I understand that the V8 engine would increase fuel economy by 10% and the purchase price would be reduced by $1000.  Less important but worth mentioning is that the V8 offers more room under the hood for mechanical repairs, and the engine weighs less.

The E450 chassis is another debatable subject matter to me.  Just keep in mind that the 2100 and the 2350 already have plenty of extra cargo carrying capability, more than you will ever achieve under normal use.  The E450's bigger brakes and hydraulic brake booster are surely welcomed, but a rougher ride comes with it.  Motor homes get shaken up enough as it is.  I would not want to shake up my house any more than necessary.  Maybe a leaf spring or two in back could be removed to soften the ride of a 2100/2350 E450.  In general, a softer ride is achieved by having the actual load close to the max capability of the chassis.  For example, the ride of an empty box truck will jar your body.  But load it up and the ride smooths out nicely.

I am not trying to convince you to go with my ideas.  Just sharing my thoughts, giving you something to think about.  One thing certain, I don't claim to be an expert with these things.
71  Main Forum / General Discussion / Re: Electrical Nightmare on: August 28, 2014, 11:07:14 pm
I am very happy to read your problem is 100% resolved along with all expenses covered.  I am surprised the distribution panel was faulty by Ford.  I never heard of such a warranty problem with a vehicle.  I would have thought the problem was somehow related to the conversion.  Again, I am glad all is well.  Now you can get on with enjoying that new home of yours.  Smile
72  Main Forum / Photos / Re: 2015 2100 special, home in Florida on: August 28, 2014, 12:41:16 pm
Hi all, new forum member here and first post, not an owner yet.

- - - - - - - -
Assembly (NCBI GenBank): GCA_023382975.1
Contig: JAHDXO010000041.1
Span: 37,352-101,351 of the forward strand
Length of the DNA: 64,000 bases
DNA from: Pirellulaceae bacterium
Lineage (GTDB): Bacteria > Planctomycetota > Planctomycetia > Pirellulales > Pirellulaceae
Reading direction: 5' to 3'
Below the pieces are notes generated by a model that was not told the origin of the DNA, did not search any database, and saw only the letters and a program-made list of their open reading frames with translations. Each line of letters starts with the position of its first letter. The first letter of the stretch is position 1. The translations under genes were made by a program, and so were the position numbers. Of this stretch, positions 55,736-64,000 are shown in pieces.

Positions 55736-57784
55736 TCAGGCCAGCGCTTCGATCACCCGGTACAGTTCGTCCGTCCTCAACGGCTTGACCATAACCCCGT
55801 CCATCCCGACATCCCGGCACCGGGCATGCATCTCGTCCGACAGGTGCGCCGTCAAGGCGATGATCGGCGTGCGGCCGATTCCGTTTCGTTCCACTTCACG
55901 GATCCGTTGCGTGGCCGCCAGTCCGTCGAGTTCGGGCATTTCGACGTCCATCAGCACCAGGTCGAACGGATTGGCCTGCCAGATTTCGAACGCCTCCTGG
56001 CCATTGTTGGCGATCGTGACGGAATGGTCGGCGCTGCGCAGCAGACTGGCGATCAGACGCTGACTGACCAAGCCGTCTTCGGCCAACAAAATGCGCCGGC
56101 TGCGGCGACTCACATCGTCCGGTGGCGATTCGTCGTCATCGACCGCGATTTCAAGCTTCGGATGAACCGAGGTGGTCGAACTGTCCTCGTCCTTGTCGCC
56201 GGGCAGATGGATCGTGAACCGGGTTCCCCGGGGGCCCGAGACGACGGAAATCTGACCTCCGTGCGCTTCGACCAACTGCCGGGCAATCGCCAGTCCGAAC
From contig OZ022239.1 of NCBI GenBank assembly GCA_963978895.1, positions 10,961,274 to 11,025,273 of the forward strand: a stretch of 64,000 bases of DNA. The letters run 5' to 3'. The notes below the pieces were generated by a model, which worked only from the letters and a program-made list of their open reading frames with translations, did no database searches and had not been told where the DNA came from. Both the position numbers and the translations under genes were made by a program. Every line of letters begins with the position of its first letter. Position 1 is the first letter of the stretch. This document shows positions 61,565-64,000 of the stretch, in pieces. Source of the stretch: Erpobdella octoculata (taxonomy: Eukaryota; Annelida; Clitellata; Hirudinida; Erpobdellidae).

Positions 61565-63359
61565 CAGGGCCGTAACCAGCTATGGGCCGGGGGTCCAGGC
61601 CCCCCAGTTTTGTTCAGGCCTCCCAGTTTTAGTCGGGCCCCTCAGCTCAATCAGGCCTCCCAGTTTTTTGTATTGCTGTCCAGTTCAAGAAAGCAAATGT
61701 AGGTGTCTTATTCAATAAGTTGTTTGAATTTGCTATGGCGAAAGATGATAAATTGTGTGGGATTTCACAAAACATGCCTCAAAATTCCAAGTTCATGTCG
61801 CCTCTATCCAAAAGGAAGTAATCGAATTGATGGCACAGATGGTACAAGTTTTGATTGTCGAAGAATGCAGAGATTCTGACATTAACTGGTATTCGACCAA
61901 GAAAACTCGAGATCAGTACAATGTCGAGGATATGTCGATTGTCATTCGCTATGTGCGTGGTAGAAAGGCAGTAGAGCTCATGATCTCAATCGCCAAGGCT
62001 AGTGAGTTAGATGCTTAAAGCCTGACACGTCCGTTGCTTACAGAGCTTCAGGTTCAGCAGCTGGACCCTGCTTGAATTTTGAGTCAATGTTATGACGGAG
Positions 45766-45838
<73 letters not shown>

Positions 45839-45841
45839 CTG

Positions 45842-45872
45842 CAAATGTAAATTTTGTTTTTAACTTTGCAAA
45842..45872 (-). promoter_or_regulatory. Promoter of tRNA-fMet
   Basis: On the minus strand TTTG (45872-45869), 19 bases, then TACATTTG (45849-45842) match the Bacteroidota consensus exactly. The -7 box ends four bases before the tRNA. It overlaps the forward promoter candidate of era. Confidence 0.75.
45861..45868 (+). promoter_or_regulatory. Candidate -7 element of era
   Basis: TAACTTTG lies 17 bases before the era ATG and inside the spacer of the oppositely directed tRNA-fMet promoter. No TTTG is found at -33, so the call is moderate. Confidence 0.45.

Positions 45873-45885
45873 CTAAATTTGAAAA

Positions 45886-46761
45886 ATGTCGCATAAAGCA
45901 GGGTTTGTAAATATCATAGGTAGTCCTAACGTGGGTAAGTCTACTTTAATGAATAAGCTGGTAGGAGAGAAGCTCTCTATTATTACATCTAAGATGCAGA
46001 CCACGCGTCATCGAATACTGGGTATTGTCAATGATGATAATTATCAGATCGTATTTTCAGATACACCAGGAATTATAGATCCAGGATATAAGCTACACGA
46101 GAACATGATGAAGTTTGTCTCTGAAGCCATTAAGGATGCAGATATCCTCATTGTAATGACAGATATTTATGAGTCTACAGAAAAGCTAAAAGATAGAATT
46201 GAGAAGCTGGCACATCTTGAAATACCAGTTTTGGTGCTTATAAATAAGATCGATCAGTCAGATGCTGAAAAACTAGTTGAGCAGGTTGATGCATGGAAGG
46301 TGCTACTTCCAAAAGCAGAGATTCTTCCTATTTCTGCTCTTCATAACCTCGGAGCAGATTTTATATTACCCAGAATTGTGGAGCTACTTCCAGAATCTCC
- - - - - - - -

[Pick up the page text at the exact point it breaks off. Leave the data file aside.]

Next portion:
Any chance you could take an exterior full side view pic to see the difference between the shorter & longer wheelbase 2100? Your unit is beautiful, and you guys sure came up with some great ideas on that interior!
Welcome aboard!

I do not think model 2100 is offered with more than one wheel base.  Are you sure you don't mean model 2350 and the stretched version of it unofficially referred as model 2450?
73  Main Forum / General Discussion / Re: Converting Fluorescent To LED Just By Changing Bulbs on: August 27, 2014, 11:51:56 am

Testing three original florescent lights with two 8-watt light bulbs each.
Testing three 33 LED light strips

Each group of three varied within it's respective group by miniscule amounts, not enough of a difference to calculate an average.

Here are the results at battery voltage 12V

Original Florescent Lights operate at a surprising 9 watts for each twin bulb fixture.  I expected it to be around 16 watts.
33 LED strips operate at 3 watts x 2 per fixture, so the LED conversion is a 6 watt fixture.  This I expected.
(a previous LED strip tested prior was determined to be faulty...I won't get into why except that it got crinkled before the test)

We double checked our measurements with two different testers, one a hand-held, the other a much more sophisticated bench top piece of equipment.